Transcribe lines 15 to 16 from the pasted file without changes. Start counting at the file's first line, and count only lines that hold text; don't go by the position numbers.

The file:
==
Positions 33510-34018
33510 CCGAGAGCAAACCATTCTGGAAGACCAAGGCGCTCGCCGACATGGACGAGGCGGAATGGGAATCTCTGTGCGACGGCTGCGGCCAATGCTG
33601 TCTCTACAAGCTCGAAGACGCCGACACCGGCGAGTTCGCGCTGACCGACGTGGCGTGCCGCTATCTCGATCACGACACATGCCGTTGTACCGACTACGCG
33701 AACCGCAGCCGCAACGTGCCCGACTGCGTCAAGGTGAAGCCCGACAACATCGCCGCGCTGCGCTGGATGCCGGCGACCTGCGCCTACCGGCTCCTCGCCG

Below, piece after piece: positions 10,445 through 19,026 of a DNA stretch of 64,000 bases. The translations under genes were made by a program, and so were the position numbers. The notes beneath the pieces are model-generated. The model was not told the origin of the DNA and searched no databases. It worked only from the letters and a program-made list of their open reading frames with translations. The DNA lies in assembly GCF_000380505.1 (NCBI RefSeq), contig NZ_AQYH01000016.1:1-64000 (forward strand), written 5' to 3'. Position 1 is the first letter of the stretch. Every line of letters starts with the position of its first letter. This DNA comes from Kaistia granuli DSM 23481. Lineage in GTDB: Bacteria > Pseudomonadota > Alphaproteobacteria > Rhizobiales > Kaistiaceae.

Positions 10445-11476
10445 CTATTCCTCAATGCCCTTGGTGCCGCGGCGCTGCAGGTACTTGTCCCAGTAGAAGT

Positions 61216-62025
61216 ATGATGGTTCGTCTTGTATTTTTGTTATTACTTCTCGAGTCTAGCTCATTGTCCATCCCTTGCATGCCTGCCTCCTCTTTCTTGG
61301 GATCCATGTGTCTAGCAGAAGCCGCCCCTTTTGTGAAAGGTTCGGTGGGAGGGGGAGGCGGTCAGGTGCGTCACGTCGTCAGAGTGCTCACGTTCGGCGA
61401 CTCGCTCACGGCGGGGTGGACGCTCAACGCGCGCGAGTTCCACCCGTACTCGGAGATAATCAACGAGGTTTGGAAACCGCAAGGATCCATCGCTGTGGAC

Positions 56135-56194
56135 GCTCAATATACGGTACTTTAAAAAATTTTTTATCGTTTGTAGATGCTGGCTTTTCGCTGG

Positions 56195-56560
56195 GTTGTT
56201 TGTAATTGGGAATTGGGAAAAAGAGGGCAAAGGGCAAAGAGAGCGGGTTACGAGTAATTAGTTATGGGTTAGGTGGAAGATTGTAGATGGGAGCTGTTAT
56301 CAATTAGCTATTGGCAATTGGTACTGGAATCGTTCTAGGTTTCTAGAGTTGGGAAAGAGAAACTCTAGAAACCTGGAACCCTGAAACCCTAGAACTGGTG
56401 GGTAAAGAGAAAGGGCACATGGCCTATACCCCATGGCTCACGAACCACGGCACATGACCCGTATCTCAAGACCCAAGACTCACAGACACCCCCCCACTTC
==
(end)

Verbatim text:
56195 GTTGTT
56201 TGTAATTGGGAATTGGGAAAAAGAGGGCAAAGGGCAAAGAGAGCGGGTTACGAGTAATTAGTTATGGGTTAGGTGGAAGATTGTAGATGGGAGCTGTTAT